Rossi’s fears that his damaged right shoulder would suffer after 10 to 12 laps came true as he suddenly dropped off the pace in the second half of the race.
Signs that Rossi was struggling with his shoulder were obvious on Lap 15 when he suddenly slipped 1.505s behind his team-mate. And on Lap 16 Lorenzo was able to extend his lead by another 1.6s as Rossi faded quickly to a distant second.
Rossi said he wasn’t overly concerned by Lorenzo’s dazzling form. The 23-year-old’s victory was the first time in his career he managed to register back-to-back MotoGP wins.
“Having nine points of advantage is better than a disadvantage but it is not a lot and the championship is so long. What I don’t expect is to be fighting with just Jorge. I expect after the winter that (Casey) Stoner will be closer and also Dani (Pedrosa).”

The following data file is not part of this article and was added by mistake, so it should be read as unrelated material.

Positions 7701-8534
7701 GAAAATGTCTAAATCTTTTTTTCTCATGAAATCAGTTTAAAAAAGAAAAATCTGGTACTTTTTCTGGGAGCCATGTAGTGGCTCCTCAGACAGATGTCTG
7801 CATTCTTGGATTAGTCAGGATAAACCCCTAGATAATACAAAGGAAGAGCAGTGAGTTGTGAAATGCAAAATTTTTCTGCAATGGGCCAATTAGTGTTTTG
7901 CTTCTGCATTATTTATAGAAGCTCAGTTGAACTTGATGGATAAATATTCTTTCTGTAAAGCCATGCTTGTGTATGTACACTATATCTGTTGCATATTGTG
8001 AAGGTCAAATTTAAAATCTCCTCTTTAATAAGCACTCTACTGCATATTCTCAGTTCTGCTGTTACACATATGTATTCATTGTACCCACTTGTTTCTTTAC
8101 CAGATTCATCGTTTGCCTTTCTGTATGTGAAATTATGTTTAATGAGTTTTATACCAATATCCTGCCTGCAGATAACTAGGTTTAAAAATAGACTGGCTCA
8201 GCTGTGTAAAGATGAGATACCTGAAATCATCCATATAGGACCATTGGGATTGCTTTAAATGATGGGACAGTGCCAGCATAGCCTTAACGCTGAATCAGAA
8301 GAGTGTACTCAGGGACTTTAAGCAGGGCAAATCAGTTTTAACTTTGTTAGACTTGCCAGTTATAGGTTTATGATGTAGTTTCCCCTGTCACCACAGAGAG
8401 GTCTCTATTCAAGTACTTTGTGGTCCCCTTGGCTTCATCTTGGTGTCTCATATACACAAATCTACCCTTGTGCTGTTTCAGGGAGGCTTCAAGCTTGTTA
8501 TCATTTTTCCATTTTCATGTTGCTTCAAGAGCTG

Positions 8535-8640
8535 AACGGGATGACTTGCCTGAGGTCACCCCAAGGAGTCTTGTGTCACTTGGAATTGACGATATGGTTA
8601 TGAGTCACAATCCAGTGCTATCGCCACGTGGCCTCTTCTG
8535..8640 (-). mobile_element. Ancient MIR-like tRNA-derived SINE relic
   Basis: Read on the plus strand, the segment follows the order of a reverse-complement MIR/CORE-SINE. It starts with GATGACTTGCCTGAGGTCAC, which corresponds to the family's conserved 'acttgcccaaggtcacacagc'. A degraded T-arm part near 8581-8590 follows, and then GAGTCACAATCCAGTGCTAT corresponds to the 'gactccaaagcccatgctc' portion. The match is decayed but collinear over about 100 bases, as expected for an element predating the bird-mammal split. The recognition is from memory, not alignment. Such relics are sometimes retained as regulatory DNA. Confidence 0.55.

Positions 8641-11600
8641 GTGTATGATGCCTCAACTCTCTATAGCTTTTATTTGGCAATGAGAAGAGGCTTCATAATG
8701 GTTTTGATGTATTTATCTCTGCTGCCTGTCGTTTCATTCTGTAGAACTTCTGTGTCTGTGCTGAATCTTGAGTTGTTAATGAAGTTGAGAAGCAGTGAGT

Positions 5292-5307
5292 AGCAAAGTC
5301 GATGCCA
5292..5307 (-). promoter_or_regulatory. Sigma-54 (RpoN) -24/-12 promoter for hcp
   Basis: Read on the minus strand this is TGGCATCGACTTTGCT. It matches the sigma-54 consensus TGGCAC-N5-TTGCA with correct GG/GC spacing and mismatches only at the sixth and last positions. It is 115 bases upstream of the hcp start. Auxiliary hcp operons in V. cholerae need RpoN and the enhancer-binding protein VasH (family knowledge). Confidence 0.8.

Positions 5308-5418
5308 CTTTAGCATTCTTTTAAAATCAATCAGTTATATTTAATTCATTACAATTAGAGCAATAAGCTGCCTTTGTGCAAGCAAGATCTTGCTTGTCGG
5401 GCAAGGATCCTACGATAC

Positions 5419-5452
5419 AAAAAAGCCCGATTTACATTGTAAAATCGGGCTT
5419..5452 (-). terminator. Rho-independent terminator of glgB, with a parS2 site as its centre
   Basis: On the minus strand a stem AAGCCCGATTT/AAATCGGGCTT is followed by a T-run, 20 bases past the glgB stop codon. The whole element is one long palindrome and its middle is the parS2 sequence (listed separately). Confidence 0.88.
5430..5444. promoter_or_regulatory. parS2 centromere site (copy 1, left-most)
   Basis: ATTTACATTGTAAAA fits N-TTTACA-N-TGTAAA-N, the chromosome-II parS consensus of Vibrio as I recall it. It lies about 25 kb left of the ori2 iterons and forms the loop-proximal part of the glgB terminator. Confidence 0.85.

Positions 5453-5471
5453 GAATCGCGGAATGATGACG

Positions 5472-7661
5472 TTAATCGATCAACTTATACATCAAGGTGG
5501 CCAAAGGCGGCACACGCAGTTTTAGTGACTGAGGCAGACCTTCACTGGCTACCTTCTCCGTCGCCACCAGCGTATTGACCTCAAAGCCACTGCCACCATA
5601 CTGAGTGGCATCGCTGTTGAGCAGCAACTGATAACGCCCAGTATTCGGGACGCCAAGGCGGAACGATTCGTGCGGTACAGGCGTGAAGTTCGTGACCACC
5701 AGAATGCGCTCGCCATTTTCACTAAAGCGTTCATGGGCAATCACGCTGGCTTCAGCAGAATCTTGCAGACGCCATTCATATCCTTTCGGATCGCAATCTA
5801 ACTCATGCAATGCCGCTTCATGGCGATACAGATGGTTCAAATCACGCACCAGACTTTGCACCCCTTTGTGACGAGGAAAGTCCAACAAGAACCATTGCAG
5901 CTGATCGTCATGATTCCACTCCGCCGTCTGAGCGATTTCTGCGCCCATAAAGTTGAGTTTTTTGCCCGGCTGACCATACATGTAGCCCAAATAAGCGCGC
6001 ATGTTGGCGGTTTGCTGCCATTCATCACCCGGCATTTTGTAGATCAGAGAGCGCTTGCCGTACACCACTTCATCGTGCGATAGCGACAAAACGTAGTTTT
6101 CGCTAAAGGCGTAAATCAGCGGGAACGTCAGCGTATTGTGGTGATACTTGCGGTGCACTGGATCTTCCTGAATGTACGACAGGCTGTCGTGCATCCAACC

Casey Stoner’s MotoGP title hopes suffered a crushing blow in Le Mans after the Australian crashed out for the second time in three races. The Australian’s latest mistake came on the third lap of the French MotoGP race while he was lying in a menacing fourth-place behind Fiat Yamaha duo Valentino Rossi, Jorge Lorenzo and Dani Pedrosa’s factory Honda.
Stoner lost the front-end of his factory Ducati GP10 and was unable to continue and he now sits in a lowly 13th in the series standings with just 11-points gained from the opening three rounds.
Casey Stoner took a DNF at Le Mans when his front-end washed-out, leaving him 13th in the overall standings.
Stoner is already a massive 59-points behind the championship leader and his latest crash followed his fall out of the lead in the season’s opening race in Qatar back in April.